Brief Nocturnes And Dreamless Sleep (2CD)

Brief Nocturnes is the band's 11th album.  It marks their return to Inside Out and quite frankly its the best album they have released in a very long time.  Chalk it up to Ted Leonard handling vocals or Neal Morse contributing writing to a couple of tunes?  Not sure.  I am definitely hearing more vitality and overt progginess in the compositions.  Ryo is going off his nut here - keys are whizzing all around - organ/'tron/the whole schmear - and Alan's guitar runs are matching him step for step.  Maybe I haven't been paying attention as closely as I should have for the past few years.  I do know that I'm enjoying the hell out of this.  Highly recommended.

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  • This young Swedish band's trademark is their glorious harmonies (everyone in the band sings). The more I listen to their third album, the more I pick up vocal references to other bands like The Hollies and 10cc. Its this sweet, mellifluous quality that really sets them apart. The band's compositions have a strong positive vibe. Nothing dark or too heavy. No overt hyper-complexity but still makes plenty of the right prog moves. File under "neo-prog".
    $14.00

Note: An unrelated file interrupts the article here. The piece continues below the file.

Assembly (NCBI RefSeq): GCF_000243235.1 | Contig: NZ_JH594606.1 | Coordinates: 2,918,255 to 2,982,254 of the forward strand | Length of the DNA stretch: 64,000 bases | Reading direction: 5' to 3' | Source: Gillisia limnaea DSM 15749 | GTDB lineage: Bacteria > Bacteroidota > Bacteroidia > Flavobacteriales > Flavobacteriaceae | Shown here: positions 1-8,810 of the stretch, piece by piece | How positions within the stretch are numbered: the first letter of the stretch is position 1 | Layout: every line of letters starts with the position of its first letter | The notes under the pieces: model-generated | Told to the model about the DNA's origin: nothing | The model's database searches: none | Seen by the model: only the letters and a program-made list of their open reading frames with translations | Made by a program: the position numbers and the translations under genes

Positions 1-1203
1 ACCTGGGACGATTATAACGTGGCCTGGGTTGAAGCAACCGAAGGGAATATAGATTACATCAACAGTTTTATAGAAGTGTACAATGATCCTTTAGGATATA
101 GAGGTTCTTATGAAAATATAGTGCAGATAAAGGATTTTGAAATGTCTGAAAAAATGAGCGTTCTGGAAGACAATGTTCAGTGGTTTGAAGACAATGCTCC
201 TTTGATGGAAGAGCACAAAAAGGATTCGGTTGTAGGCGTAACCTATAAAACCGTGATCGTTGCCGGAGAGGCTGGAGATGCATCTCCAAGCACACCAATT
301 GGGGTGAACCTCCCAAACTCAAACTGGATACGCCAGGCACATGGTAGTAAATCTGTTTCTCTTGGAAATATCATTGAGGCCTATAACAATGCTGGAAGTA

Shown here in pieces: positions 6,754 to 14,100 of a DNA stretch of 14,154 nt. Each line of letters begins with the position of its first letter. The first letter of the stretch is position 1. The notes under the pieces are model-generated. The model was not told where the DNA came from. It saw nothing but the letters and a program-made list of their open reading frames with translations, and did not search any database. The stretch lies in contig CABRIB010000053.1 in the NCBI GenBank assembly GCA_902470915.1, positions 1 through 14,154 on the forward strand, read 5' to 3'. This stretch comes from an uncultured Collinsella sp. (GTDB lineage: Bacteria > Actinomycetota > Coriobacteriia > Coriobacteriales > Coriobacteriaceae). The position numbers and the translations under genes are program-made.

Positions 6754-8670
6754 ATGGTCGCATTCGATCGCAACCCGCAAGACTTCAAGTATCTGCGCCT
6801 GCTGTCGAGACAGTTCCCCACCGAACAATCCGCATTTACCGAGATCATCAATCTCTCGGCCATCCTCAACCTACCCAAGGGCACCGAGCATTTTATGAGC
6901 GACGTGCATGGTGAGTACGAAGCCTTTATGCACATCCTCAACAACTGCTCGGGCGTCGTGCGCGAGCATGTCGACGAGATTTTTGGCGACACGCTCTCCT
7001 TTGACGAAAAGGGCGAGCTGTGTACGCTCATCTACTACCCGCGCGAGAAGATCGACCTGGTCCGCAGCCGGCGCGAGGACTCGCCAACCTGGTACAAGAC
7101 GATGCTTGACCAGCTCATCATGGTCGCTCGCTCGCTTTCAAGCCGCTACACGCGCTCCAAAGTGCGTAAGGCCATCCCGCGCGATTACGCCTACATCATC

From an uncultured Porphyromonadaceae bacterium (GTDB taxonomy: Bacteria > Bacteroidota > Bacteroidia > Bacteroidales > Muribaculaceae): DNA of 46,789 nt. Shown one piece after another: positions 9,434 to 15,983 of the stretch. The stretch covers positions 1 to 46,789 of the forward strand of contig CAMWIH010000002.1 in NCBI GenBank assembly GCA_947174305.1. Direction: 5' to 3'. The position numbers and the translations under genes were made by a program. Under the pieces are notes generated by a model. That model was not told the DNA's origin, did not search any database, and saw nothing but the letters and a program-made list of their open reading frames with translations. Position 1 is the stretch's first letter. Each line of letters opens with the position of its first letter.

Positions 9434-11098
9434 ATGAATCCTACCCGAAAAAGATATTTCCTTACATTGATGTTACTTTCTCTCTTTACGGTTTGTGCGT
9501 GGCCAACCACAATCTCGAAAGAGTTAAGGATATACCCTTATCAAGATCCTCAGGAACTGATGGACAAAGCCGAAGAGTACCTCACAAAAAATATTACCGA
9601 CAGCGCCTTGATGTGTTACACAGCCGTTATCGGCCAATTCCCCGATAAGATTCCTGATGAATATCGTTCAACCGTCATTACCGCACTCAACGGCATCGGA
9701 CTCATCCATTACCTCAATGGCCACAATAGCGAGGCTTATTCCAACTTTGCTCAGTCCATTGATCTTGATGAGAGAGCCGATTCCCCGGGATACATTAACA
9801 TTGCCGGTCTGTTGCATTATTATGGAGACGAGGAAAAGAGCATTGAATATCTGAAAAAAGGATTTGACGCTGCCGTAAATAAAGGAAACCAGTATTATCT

• We've had a hell of a time getting our hands on this album but its finally here and more than worthy of your attention.  In fact this is an album that is going to ride high on many 2014 top 10 album lists.This is the first full length release from this six piece band based out of Bergen, Norway.  The core sound of the band is rooted in classic progressive rock.  Think in terms of the aggressive side of Van Der Graaf Generator and King Crimson.  But there is more at play here.  A strong jazz element is at play as well.  I'm reminded of Jaga Jazzist and perhaps a bit of Frank Zappa and Mr. Bungle.  There is no doubt we are going to hear quite a bit from this band in the future.  BUY OR DIE!"An impressive album of refreshingly unique music that crosses many sub genres, including space-psychedelia, symphonic, heavy prog, avant-jazz and experimental/post metal. Wonderful vocals, very tight interplay among all band members with no one member or instrument really standing above any other--though the presence and performance of the saxophone is highly notable. This is complex music played so tightly. And the astonishing 14- minute epic, "God Left Us for A Black Dressed Woman," must be heard to be believed.1. "Oh My Gravity" (9:49) starts as a jazzy stop-and-start piece that picks up in intensity in the second minute before shifting to a melodic ballad in the vein of the heavier side of FROGG CAFÉ. The male vocalist sounds to me like something between RADIOHEAD's THOM YORKE and TODD RUNDGREN. Around the six minute mark the spiraling, swooning music sounds a lot like some of the louder stuff from MOTORPSYCHO's The Death Defying Unicorn. This feel continues into the seventh minute when organ and horns take turns embellishing the staccato music. The bare-bones, bluesy final 45 seconds is bizarre but so cool! A powerful and surprising opener to this unusual album. Very high marks for compositional prowess and instrumental performance. (9/10)2. "Wind Shears" (6:32) opens in a very psychedelia/spacey 1960s way. Then at the one minute mark it settles into a jazz groove with first sax and then jazzy guitar and Hammond organ filling the lanes over the rhythm section. Clavinet is added for a GentleGiant-like bridge before a polyrhythmic KING CRIMSON "Discipline"-like weave appears to support a brief ghost-like vocal. At 3:20 the sound gets much heavier over the same arpeggiated weave, nearly drowning out the still-soloing sax and organ. This is just like TOBY DRIVER (Kayo Dot/Maudlin of the Well)! At 4:05 things get quiet and sparse again, with the music vacillating from soft and delicate to heavy and abrasive. A very melodic kind of psychedelic big band section plays out for the final minute. Again, bizarre but so cool! (9/10)3. "Eschaton Hero" (8:29) opens with some guitar, keys & sax riffs repeated over latin percussion. At 1:00 everything settles down into another quiet section with a delicate vocal in Stian Økland's upper register. Beautiful chorus/bridge at 1:47 gives way to an unpretentious bass solo before settling back into the delicate vocal music. Same awesome bridge at 2:49 leads into a heavy section into jazzy chaos--all performed over the most simple, calm drum play. At 4:52 it gets even heavier as it plods along for a minute in support of a fuzz guitar solo. Finally the drums start to play--to match the frenzy of the rest of the band--then everything stops so the band can yell "Yay!" Then a variation on the previous frenzy picks back up until 7:05 when everything settles back down into the soft groove of the initial vocal section for a dirty sax solo before letting Stian finish the song out in his high voice. Well conceived and performed, just not my favorite. (7/10)4. "Extraction" (6:34) begins with another odd intro of two or three parts before settling into the vocal support section--which begins heavily before falling into another RADIOHEAD-like bluesy section. At 2:20 a neat Hammond section leads back into the heavy full band section that opened the vocals, then, again, drops off for the beautiful support of a multi-voice- supported section. At 3:45 a very smooth, stripped down electric guitar solos, until there is a full return to explosiveness at 4:20. A bouncy "O Yo Como Va"-like Hammond section at 4:40 gives way to a kind of Latin weave before falling back into the heavier rock weave from the first vocal section to end. (8/10)5. "God Left Us for A Black Dressed Woman" (14:12) opens with another KC "Discipline"-like weave that morphs and flows, polymorphs and grooves for two and a half minutes before decaying into a simplified form for a bluesy ROBERT PLANT-like vocal section. This song's amazing vocal performance could also be compared to some of the finest MATTHEW PARMENTER/DISCIPLINE works. Some incredibly powerful sections in this song--especially the multi-voice vocals in the eleventh minute and the following heavy full-band part. A very DISCIPLINE-like soft section then ensues with a slow build to an awesome crescendo and frizzed finish. The song evolves, shifts, twists and turns and surprises throughout. Again there are several parts that remind me of MOTORPSYCHO's Unicorn. Without question this is one of the best prog "epics" of the year! (10/10)Aside from the above references to Motorpsycho, King Crimson, Radiohead, Toby Driver, Matthew Parmenter/Discipline, the overall impression this album leaves me with is similar to that of DIAGONAL's eponymously titled debut album from 2008. SEVEN IMPALE's City of the Sun is a wonderful collection of masterfully composed, executed and recorded songs.A 4.5 star album that I can't see giving anything less than five in that it is a treasure for the ages!" - Prog Archives